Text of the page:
Older blog entries for modus (starting at number 7)

Most developers would object to being personally contacted about this sort of thing - reactions would range from your email being deleted without a response to massive flamage.

It would be much better for you to first read the mailing list archive for whatever mozilla mailing list is appropriate for this, to make sure this hasn't already been addressed. For good measure, check the FAQ and other parts of the web site. If that doesn't turn anything up, post to the mailing list. But please don't send private email to the developers - that would defeat the purposes of the mailing list (to scale well and to help the next guy who has the same question).

It looks like they use newsgroups instead of mailing lists:

http://www.mozilla.org/community.html

You also need to check the bug tracking system (Bugzilla) to see if 1) a bug has been reported and 2) where the developers are at in terms of dealing with the bug.

Here is the link for the bug tracking system:

http://www.mozilla.org/bugs/ I just did a quick search, and here is the bug you want:

http://bugzilla.mozilla.org/show_bug.cgi?id=27446

It appears that they are aware of the bug, it has been assigned, and someone is working on it. There is a duplicate of this bug at:

http://bugzilla.mozilla.org/show_bug.cgi?id=69598

But you can always double-check the newsgroups to see if it's been talked about lately.

Cheers,

Brian

Hey Mozilla Developers,

My name's Matt Obert, and I maintain a Freebox in the AS220 Cafe in Providence, RI. It defaults to GNOME and currently has three browsers installed: Navigator, Mozilla and Galeon.

Keepin' it short: there has been a problem with lack of application feedback. The Cafe User gets impatient while waiting for their browser to load, and generally hits the Launcher again several times, which slows everything down even further.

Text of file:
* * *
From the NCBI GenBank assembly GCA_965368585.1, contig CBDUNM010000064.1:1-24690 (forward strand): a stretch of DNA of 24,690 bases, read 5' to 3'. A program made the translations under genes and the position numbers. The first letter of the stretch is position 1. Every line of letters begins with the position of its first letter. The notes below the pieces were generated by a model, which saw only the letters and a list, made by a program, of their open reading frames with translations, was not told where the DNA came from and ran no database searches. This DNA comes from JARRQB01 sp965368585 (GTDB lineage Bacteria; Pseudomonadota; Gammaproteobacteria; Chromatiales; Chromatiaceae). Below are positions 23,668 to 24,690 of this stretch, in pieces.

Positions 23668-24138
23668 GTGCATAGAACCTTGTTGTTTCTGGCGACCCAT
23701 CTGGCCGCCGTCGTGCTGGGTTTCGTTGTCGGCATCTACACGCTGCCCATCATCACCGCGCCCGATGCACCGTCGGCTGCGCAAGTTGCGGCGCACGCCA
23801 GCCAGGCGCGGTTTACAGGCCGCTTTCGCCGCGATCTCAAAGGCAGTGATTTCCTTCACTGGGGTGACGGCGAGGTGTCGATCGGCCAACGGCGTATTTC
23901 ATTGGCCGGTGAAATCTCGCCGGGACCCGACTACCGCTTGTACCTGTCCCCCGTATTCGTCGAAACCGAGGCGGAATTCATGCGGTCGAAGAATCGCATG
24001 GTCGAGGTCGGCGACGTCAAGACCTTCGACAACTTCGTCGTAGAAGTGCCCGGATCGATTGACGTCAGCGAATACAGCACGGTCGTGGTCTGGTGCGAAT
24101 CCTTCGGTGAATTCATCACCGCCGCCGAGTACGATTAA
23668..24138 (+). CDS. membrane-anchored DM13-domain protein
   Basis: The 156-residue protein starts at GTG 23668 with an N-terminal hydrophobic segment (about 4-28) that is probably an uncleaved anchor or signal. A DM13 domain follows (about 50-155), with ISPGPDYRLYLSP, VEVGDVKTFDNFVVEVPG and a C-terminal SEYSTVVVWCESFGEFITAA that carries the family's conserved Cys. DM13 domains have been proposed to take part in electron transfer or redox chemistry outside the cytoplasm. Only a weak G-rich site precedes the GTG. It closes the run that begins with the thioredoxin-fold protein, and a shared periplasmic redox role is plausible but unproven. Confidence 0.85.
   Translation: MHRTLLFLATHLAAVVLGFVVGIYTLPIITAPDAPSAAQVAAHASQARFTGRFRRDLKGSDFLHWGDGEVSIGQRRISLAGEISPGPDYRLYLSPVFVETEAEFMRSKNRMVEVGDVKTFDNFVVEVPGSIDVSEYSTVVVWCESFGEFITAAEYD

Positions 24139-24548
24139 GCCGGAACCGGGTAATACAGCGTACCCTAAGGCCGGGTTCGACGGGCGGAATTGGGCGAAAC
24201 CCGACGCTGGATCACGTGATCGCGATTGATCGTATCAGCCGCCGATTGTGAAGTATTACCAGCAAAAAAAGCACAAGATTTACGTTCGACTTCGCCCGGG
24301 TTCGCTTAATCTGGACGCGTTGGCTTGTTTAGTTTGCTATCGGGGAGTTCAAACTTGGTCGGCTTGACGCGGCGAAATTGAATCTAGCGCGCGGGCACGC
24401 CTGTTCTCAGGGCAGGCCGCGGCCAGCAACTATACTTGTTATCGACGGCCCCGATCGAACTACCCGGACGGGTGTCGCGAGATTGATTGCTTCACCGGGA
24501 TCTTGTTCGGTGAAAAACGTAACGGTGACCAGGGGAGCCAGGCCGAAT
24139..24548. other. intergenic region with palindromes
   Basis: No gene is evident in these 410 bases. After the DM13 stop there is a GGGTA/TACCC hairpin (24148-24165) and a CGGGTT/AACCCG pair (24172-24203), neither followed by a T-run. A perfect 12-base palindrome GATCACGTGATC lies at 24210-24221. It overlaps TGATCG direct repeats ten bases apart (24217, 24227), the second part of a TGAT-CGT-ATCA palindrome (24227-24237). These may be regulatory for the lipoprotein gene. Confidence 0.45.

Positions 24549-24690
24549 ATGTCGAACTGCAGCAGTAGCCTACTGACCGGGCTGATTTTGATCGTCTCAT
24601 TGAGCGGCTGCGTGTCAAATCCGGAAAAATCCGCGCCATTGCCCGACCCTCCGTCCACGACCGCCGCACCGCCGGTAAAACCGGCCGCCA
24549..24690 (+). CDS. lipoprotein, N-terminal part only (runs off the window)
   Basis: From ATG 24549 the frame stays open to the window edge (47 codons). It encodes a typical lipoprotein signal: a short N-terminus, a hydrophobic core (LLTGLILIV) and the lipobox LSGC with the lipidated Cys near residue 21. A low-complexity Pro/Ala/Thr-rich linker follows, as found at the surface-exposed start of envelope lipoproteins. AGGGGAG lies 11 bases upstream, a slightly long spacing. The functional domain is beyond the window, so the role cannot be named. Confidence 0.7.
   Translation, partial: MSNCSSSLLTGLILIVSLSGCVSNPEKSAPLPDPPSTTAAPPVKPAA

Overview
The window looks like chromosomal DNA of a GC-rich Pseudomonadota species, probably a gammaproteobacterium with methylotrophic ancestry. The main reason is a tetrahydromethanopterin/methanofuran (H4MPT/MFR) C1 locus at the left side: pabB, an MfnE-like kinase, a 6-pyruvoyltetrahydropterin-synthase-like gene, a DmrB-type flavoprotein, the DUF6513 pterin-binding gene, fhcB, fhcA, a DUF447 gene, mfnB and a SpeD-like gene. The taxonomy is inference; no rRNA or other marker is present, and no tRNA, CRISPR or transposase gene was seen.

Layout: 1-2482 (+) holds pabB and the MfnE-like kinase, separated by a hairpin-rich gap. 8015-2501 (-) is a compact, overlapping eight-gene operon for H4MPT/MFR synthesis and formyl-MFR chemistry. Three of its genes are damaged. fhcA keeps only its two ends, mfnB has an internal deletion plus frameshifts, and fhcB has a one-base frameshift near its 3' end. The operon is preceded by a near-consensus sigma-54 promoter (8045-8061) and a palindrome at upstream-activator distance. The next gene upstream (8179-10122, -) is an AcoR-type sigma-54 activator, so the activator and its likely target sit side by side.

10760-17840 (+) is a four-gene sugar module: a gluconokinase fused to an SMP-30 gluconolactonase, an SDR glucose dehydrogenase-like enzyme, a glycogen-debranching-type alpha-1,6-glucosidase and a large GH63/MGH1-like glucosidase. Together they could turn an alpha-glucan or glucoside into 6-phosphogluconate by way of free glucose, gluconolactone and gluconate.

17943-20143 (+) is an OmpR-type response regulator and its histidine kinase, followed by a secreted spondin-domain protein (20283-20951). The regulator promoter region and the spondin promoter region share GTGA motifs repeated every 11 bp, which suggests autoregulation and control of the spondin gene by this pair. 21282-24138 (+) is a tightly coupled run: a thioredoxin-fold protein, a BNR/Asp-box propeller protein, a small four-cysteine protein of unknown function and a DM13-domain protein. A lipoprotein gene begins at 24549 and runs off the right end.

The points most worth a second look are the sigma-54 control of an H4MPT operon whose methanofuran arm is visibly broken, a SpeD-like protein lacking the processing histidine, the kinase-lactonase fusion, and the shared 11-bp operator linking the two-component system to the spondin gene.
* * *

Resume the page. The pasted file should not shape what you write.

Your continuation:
I've hacked this so that the launcher button issues a SIGTERM before booting, but it would be even better if Mozilla had a splash screen with the lizard logo (designed, by the way, buy my good friend Shepard Fairey!) I'm not asking you to code it by yourself or anything, but if you could spread the word among Mozilla developers, that would be much appreciated.

Thank you for your patience. If you're still interested in reading more, check out my diary at:

advogato.com/person/modus

I took Jim's advice and added the killall line to the properties in the GNOME panel launchers for all three browsers. A kludge, but an effective one. The "Cafe User" will learn very quickly to open a new browser window without clicking on the launcher again, because the launcher button will crash the app dramatically before starting a new instance.

I'm still thinking about the splash screen idea. I think I could write a tcl wrapper that just threw up a little window with a button that said, "Loading Mozilla, eh?" and give the person some instant feedback on this. Of course, it would be nicer if I could get the lizard logo in there, since it was designed by a good friend of mine (Shepard Fairey, of "Andre the Giant has a Posse" notoriety.) And it would be even nicer if we could include one of those silly animated thermometers that gradually changes color from left to right as the app loads, since the Windoze-trained "Cafe User" loves those little things. Unfortunately, I am not up to the challenge just yet. I'll be working on my quick-and-dirty version in the meantime.

Ctl-Alt-F-whatever took a while to clear the screen, but very soon I was able to type "ps aux" to find dozens of Netscapes, dozens of Mozillas, and at least five Galeons rampaging around the CPU. I rebooted after using "killall -12" on all the browsers.

One thing you could do is replace the launcher commands in the gnome panel as follows:

For mozilla,

killall -q mozilla-bin;mozilla
[killall sends SIGTERM by default]